November 25, 2008

My personal farmprints three


I've been a jill of many trades but took to farming with passion in my late 30s. The old farm I'm currently honoured with is the third in a sequence of patches I could call my own. I came into farming by way of partnership with an extraordinary woman who taught me a host of practical things and who shared a fierce passion for an ethically intuitive approach to working with the soil. A 100 plus acre organic farm, it still produces some of the best food available in BC and is a dynamo attracting eager people from all over the world. Like most working farms, the people who sustain it struggle to balance books, time and social sustainability. I miss that place and always will, this first farm, that first love. But I had to leave. It had, like all 3 of the places I've settled, layers of history of the people who eked out an existence there before and if you go to my page of poetry, you'll find a song about old farm.
After various travels in and through the world and myself: Sri Lanka to the tops of mountains and Theravada monasteries, India on foot and train, Cuba on a bicycle, and other interesting things I may or may not tell you about, I landed on the middle farm pictured above. Also in BC, this was an old Doukabour homestead in very rough condtion and a fishbowl to the traffic driving by. I froze in the log shack, erected a massively necessary deer fence around a 2 acre field and cultivated vegetables that were gratefully received in the city near by. I worked with hoes and a BCS and missed the farmall super C with the basketweeder and all the other great equipment we had. But I came to enjoy the smaller scale and beds where no tractor traversed.I suffered in debt though to have the privilege to farm and so after 4 years I moved on to Nova Scotia where land is relatively cheap and history is deeper in the soil. I've arrived at this new old place this spring and have plowed and planted 2 crops of buckwheat on 2 acres and finished it with fall rye. (A double crop of buckwheat plowed under at knee high in flower has been my technique for preparing old sod for new gardens the following year). I have a massive mountain of my neighbour's 3 year old horse manure (13 hand-bombed loads)composting further which I'll spread in the spring with an ancient manure wagon I was given by another kind neighbour. The seed catalogues await scouring. And for now its just me and the 2 cows, their pasture covered in deep snow. One day, perhaps this old house will sound and these old fields will hum with a human community, adding to all the other living things here. I so wish for that. Perhaps the community of farmers who find comradeship on the net may help lead to that. This would help complete the circle in my personal farmprints.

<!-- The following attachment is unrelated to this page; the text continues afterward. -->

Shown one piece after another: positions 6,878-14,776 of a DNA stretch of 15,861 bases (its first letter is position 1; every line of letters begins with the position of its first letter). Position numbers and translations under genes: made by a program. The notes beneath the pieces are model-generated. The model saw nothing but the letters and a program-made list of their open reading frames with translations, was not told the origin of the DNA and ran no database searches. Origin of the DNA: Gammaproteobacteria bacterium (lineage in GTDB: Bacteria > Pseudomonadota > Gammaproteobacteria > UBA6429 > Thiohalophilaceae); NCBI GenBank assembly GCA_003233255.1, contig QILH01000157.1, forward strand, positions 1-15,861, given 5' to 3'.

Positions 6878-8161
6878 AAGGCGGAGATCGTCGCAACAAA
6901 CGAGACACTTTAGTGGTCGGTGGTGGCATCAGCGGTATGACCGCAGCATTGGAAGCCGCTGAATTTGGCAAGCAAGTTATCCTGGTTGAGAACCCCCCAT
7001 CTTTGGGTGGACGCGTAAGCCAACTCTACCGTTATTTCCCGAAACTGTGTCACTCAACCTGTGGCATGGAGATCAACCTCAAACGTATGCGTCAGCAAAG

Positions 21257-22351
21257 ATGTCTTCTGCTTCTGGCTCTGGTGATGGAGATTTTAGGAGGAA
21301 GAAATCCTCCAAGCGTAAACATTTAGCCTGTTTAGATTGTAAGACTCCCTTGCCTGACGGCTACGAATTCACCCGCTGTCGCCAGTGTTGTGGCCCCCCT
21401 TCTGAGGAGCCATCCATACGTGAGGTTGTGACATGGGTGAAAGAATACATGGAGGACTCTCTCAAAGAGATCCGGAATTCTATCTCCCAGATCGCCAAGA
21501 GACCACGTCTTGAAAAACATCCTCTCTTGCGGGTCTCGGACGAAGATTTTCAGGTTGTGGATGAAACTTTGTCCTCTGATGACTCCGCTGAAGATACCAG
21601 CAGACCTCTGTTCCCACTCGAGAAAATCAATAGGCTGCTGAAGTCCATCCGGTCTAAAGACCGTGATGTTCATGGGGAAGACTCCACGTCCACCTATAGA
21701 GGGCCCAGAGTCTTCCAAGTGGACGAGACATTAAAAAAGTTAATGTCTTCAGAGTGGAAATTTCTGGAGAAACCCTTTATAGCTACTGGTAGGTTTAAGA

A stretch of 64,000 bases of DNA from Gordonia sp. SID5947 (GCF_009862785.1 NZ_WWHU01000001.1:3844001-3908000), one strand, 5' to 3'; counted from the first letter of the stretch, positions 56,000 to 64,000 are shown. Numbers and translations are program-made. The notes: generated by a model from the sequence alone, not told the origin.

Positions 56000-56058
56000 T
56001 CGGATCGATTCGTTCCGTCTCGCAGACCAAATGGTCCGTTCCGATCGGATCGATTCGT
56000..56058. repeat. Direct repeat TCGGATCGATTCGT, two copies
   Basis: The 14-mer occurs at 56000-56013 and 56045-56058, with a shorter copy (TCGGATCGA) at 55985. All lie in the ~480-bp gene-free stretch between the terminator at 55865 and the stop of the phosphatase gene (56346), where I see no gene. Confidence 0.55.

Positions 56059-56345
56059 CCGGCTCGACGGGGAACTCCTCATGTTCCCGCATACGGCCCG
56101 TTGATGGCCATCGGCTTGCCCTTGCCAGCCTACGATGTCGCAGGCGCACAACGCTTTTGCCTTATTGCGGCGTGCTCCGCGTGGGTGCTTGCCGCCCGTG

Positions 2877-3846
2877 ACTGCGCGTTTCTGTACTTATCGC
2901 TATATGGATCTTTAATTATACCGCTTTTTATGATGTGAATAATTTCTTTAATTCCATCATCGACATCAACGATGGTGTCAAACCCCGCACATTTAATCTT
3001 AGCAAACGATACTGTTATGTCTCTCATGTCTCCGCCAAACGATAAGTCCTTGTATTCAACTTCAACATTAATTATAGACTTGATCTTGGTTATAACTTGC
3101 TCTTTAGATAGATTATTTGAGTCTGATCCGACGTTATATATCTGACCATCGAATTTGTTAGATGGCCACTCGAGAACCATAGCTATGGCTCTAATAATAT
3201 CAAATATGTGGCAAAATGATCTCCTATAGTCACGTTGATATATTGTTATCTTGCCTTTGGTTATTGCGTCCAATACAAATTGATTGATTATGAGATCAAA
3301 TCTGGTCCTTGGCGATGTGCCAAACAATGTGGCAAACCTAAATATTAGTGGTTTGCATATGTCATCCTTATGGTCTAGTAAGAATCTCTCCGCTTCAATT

4 comments:

Lauren said...

Beautifully written. Thanks for sharing!

nancybond said...

Hello Anne -- I live in the Annapolis Valley, Nova Scotia (Windsor) and was pleased to have found your blog. While I don't farm, as such, I've spent a good deal of time on them over the years, and I wish you every success with your endeavour. I look forward to following your progress along the way.

Wild Flora said...

Greetings from another fellow Nova Scotian and recent arrival. I came here about 6 years ago from the States, have 250 acres in central NS. I'm not actively farming -- just have a vegetable garden and am slowly adding a few barnyard critters. I'm very involved in efforts to improve woodland management in NS. If you have any forest on your property, you might want to check out the Nova Scotia Woodlot Owners and Operators Association, http://www.nswooa.ca

anne said...

Hi Nancybond and Wildflora, thanks for visiting my blog.
Unfortunately I don't have any woods here, just some trees I've planted, an old orchard and the skeletons of giant elms. If you would like to get in contact, my email is on the side bar -top right.
Cheers
Anne